I've always been too big a smart-ass for my own good. My life is riddled with events where, if I had just shut the hell up instead of trying to get the last word in or needling someone over the edge with one more "witty" barb, things could've gone much better than they did. I've talked myself into way more ass-kickings and public humiliations than a single person should endure before deciding to change up their approach, and yet still I find myself in situations like last night:
I was wandering around Ballard, a neighborhood in Seattle, trying to find the theater where I was scheduled to have a rehearsal with a sketch comedy group I'm performing in. The space was in a tiny basement theater that was one of those spots where there's a street address, but when you find that address it's actually a music store or a mini mart or something, and it turns out you're meant to find the tiny hobbit door off to the side of the building that leads down a stairwell into a dark hovel where art unfolds like so much black mold behind the walls.
As I walked from my bus stop to the theater, I heard a guy yell over my shoulder from behind.
"Hey, man, you got a cigarette?" I turned and looked back to see pretty much exactly what I expected: long hair slowly twisting itself into dreadlocks, tattered and faded tie-dye shirt, sandals that should've been replaced eight years ago, scraggly beard. Typical homeless dude setup.
"Sorry man, I don't smoke," I answered, continuing on my way and fully expecting that to be the end of our interaction. I sighed as I heard his steps speed up to keep pace with me.
"Well, between you and me," he said, "boycott Black Coffee. That's all."
"Okay," I deadpanned, hoping he would take the hint and move on. I didn't even know what he was talking about. I thought maybe he just hated coffee, the drink. I had to look it up to realize there's a co-op locally with that name. We walked in silence for not even 30 seconds.
"Yeah, well obviously with all the May Day stuff and the way they treated me, the word needs to get out," he continued. I wasn't sure what I was supposed to give him in this situation. A friendly ear? Consolation? Was I supposed to ask him to explain what the fuck he was babbling about and let him launch into whatever story he has about being wronged by a coffee co-op? I didn't want to get tangled up in whatever bizarre web he was spinning.
"Okay, man. Got it. Thanks," I spat as I picked up my pace. He matched my steps.
"The thing is," he continued unsolicited, "I'm going to be on 'Dancing with the Stars.' And 'So You Think You Can Dance.'" At this point I should've just said I wasn't interested and moved on. Maybe I shouldn't have said anything and I should've just walked away. I mean, obviously I should've walked away. But I didn't walk away. Instead I got aggravated that this guy felt like he could just inject himself into my life and start spewing his bullshit my way like I was obligated to listen. So, like an asshole, I decided to fire back.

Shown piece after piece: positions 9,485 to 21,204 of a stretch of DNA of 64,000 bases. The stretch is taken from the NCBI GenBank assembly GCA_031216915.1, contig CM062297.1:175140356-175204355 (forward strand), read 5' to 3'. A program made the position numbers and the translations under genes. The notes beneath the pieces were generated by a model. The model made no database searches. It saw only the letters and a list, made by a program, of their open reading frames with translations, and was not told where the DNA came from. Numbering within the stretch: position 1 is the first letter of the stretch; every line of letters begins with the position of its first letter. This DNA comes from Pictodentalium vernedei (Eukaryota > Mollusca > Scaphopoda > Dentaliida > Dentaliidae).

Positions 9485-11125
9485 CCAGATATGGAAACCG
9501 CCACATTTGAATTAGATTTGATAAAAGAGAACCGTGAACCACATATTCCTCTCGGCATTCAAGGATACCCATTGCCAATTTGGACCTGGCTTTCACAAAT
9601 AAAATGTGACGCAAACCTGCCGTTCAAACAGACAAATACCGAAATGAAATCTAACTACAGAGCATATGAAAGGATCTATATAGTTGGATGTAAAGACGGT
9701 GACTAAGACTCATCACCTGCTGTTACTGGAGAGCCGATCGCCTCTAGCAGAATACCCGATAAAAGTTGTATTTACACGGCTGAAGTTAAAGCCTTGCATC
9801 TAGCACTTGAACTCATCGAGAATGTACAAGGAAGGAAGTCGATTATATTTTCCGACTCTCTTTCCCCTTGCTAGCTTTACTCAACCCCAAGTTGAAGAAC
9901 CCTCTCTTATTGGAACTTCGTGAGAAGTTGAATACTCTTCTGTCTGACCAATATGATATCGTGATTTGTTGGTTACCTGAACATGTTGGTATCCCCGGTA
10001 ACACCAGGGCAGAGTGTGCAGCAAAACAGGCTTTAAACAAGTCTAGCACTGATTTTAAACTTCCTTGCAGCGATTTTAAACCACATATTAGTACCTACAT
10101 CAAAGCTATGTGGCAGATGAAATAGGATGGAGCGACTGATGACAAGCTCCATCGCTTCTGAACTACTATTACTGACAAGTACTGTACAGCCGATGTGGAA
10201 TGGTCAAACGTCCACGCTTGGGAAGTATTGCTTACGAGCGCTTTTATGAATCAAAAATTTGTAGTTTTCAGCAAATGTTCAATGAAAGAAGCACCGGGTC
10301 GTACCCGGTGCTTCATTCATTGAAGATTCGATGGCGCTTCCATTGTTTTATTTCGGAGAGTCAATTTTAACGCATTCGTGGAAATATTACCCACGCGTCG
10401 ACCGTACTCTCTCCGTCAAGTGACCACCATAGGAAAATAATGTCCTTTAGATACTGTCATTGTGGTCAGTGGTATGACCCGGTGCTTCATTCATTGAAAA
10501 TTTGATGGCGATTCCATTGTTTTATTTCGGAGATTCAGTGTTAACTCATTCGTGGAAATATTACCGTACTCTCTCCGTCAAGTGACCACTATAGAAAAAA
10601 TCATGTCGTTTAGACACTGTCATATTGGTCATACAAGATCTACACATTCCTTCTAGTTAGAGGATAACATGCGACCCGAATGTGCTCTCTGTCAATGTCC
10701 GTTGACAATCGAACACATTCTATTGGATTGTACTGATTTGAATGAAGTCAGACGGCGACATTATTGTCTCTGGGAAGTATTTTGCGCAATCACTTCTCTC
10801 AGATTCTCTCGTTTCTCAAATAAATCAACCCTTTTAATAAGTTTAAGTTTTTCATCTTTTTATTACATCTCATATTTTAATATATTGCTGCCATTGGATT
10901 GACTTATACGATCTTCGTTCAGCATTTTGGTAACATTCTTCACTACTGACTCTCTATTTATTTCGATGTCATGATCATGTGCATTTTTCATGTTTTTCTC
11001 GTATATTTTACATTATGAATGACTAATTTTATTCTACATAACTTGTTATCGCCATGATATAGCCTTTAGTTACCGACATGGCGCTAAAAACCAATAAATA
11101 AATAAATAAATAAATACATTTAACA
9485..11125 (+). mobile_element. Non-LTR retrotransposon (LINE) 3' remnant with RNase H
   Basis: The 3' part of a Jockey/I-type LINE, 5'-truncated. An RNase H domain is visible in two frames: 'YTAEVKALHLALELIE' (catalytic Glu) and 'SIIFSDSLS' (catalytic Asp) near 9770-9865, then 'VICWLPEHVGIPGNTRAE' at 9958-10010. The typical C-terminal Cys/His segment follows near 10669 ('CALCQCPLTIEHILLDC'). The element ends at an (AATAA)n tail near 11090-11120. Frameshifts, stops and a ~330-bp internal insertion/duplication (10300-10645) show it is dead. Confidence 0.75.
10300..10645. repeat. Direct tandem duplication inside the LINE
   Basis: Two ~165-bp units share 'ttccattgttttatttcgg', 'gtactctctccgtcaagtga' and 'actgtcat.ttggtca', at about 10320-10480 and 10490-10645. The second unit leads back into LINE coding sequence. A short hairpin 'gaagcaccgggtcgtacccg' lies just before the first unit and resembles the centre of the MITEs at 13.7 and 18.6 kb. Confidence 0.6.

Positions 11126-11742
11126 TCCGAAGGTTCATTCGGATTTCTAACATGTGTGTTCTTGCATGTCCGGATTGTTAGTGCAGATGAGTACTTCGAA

"Oh, yeah? Like when they have all the crazy people on the show for auditions the first day?"
"What?" his smile faded. Suddenly I realized I was actively taunting a person who had obviously decided the normal laws of society didn't apply or appeal to them, which might result in my being pummeled by a dirty hippie in the middle of a busy sidewalk. Luckily, he just redoubled his efforts to convince me. "Actually no," he said with a smug chuckle, "because I actually won both of them so I'll be on every episode."
"And I'm pretty much the best dancer out of everyone in this city." I like to bullshit. I can exaggerate or spin a yarn with the best of them. Which is why I truly hate when someone insults my intelligence with such an obviously-fake and easily-verifiable piece of bullshit like I won Dancing with the Stars and So You Think You Can Dance while they are begging cigarettes off passersby and looking like something out of a Mad Max movie. For all I know he might really be on those shows, I don't watch them; but come on. HOW ARE YOU ON DANCING WITH THE STARS? YOU'RE NOT EVEN A STAR.
"Is this a thing for you? Is this what you like to do: walk up to strangers on the street and just start lying to them?"
"I'm not lying," his eyes narrowed. "I'm serious. I'm on those shows."
"Okay," I sighed, "you're not on those shows, and even if you are I don't care so just stop bothering me about it, crazy man."
"Oh yeah?" his voice jumped an octave and he flashed a toothy Joker smile. Oh, right. I'm taunting a crazy person. This is where I get stabbed. "Well you're fat!"
"And you're insane!" I shot back as I crossed the street. He kept yelling it after me, You're fat! You're fat! You're fat! until I had made it across the street and his crosswalk signal turned green.
Nothing gets me ready to rehearse some sketch comedy like mingling among the general populace.